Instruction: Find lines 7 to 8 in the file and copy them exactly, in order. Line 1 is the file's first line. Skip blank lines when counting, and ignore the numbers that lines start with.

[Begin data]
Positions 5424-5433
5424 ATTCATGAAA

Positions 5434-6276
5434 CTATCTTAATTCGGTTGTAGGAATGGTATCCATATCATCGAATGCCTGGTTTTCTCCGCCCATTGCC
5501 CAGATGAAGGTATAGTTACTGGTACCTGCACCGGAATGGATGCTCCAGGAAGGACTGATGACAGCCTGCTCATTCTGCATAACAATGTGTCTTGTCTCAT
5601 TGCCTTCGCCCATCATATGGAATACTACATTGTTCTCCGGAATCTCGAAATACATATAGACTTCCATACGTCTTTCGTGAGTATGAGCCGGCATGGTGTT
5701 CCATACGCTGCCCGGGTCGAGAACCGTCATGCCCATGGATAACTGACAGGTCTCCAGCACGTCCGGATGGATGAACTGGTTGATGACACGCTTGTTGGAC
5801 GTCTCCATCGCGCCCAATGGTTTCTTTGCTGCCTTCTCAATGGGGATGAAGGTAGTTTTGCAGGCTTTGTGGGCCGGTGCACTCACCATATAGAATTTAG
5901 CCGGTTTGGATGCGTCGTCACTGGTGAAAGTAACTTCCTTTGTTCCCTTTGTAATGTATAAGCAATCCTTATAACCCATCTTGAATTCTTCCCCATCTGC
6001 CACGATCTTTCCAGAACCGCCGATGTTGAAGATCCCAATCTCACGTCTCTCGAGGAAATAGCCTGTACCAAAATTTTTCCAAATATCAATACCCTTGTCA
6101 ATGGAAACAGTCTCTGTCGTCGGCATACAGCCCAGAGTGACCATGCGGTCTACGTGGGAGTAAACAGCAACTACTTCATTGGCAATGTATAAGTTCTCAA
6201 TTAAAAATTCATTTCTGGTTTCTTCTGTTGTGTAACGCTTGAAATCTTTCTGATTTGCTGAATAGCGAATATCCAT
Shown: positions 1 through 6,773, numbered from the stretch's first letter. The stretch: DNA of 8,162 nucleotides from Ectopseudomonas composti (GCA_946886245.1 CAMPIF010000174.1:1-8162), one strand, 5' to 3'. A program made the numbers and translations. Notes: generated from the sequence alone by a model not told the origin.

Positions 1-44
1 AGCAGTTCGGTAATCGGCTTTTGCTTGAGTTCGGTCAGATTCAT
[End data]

5701 CCATACGCTGCCCGGGTCGAGAACCGTCATGCCCATGGATAACTGACAGGTCTCCAGCACGTCCGGATGGATGAACTGGTTGATGACACGCTTGTTGGAC
5801 GTCTCCATCGCGCCCAATGGTTTCTTTGCTGCCTTCTCAATGGGGATGAAGGTAGTTTTGCAGGCTTTGTGGGCCGGTGCACTCACCATATAGAATTTAG